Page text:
These men have all been credibly accused of sexually abusing women and girl athletes, many of whom were underage at the time they were targeted.
Keramuudin Karim: AFF president, victim silencer
Last week, former president of the Afghan Football Federation, Keramuudin Karim, was handed a lifetime ban from FIFA after being convicted by the ethics committee of sexually abusing at least five women’s players between 2013 – 2018. He was also fined one million Swiss Francs.
Karim, along with several other senior staff in the AFF, are alleged to have assaulted women’s players and then fired them from the national team, labelling them ‘lesbians’ to stop them speaking out.
Khalida Popal, a former head of the women’s football department with the AFF, says this tactic helps guarantee the women’s silence:
“If they spoke out, no one would listen to them because being accused of being lesbian or gay in Afghanistan is a topic you don’t speak about and puts you and your family in a lot of danger.”
Popal conducted her own investigation into the AFF and found that the organisation systematically removed nine players who were abused so that if they decided to testify about their experiences, they would be dismissed as disgruntled former players.
“The federation would make an excuse to get rid of the player so that if they came out [and spoke publicly], it would look like they were just upset about being kicked off the team. That investigation took me half a year and there was physical abuse, sexual abuse, death threats and rape cases,” she says.
Now there’s a warrant for Karim’s arrest.
Larry Nassar: monster doctor of USA gymnastics, paedophile and molester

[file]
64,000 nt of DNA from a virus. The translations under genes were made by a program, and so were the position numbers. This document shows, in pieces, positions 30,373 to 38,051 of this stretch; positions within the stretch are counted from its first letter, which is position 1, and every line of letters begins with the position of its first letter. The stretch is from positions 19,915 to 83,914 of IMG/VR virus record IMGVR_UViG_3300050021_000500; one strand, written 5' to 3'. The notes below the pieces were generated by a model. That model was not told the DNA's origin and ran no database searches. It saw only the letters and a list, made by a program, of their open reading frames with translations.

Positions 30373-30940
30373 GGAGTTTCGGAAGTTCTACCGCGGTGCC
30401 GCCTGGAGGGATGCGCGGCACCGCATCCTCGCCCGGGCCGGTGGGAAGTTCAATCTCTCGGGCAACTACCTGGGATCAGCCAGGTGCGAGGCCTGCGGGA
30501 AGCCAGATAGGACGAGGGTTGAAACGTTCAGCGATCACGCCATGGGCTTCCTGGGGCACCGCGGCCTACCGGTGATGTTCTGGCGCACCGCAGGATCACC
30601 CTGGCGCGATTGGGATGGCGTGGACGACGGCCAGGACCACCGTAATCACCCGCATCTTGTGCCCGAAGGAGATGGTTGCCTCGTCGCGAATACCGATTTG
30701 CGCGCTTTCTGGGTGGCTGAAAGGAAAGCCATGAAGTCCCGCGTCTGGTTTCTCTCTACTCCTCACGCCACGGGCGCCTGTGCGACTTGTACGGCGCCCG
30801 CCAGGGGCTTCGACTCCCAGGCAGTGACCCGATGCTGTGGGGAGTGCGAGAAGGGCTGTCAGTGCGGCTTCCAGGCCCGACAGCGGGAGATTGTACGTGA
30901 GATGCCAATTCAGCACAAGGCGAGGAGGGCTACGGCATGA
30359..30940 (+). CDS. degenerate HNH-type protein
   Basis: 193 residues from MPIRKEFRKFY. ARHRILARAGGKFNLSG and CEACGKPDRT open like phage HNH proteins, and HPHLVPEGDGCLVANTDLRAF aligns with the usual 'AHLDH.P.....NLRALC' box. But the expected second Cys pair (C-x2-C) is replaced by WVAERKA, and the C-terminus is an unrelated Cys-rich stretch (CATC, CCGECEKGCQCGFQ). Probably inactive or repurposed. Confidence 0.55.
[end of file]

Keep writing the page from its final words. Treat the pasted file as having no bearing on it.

The conviction of Larry Nassar, the long-serving doctor of the women’s USA Gymnastics team, was perhaps the catalyst for the public accusations against some of other the offenders on this list.
An ‘experimental’ physician, Nassar enjoyed unrestricted access to young girls and elite young women athletes for over 20 years before being outed as a paedophile, child molester and sexual abuser.
Hundreds of women, many of them current and former gymnasts who were minors at the time of their experiences, accused Nassar of sexually assaulting them while performing examinations and treatments, even in the presence of their parents.
Police raided his house in 2016, when Kyle Stephens reported her experience of childhood sexual abuse by Nassar to police after reading an interview by IndyStar of his first public accuser, Rachael Denhollander.
There they found thirty-seven thousand images and videos of child pornography, charges for which resulted in a 60-year prison sentence.
After his arrest, hundreds more brave women came forward and shared their stories of abuse.
In 2018, two-time Olympic gymnast Aly Raisman and 155 other women all testified against Nassar, resulting in an additional prison sentence for crimes relating to sexual assault for between 40 and 175 years.
Nassar’s sexual assault of women and young girls was unbelievably widespread.
Even worse, it was an open secret.
Starting in 1997, ‘numerous’ girls and women he treated while working at Michigan State University lodged complaints against Nassar – complaints which were all dismissed by gymnastic coaches, MCU staff and even the Michigan police.
A former dean at MCU has now been convicted of ‘neglect of duty’ and ‘misconduct’ for his handling of those complaints. A court stopped short of convicting the dean of sexual misconduct, though he has also been accused of several counts.
Sean Hutchinson: Team USA swimming coach, alleged child groomer
Ariana Kukors, a former Olympic swimmer, got a new coach when she was 13.
Sean Hutchinson, 18 years her senior, allegedly groomed her until the age of 15 or 16, after which he began sexually abusing her.
In a personal blog post, Kukors accused Hutchinson of abuse for the first time nearly 15 years after her ordeal allegedly began.
Kukors says that when she was 15, Hutchinson started requesting nude photos of her and strategically orchestrated one-on-one time to get her alone, like morning workouts, so he could watch her shower afterwards.
In 2010, a Washington Post story speculated that the two were in a romantic relationship – a violation of USA Swimming’s code of conduct. This prompted an internal investigation by USA Swimming, but the findings cleared Hutchinson of any wrongdoing. At the time, Kukors, Hutchinson and Kukors’ sister, Emily, all denied that the two were in a relationship.